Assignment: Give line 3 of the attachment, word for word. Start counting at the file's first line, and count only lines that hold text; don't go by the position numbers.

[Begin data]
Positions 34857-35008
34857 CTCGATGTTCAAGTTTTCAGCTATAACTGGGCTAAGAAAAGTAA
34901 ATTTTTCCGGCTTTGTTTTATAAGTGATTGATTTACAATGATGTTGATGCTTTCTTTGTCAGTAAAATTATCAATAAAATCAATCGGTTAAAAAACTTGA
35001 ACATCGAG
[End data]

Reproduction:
34901 ATTTTTCCGGCTTTGTTTTATAAGTGATTGATTTACAATGATGTTGATGCTTTCTTTGTCAGTAAAATTATCAATAAAATCAATCGGTTAAAAAACTTGA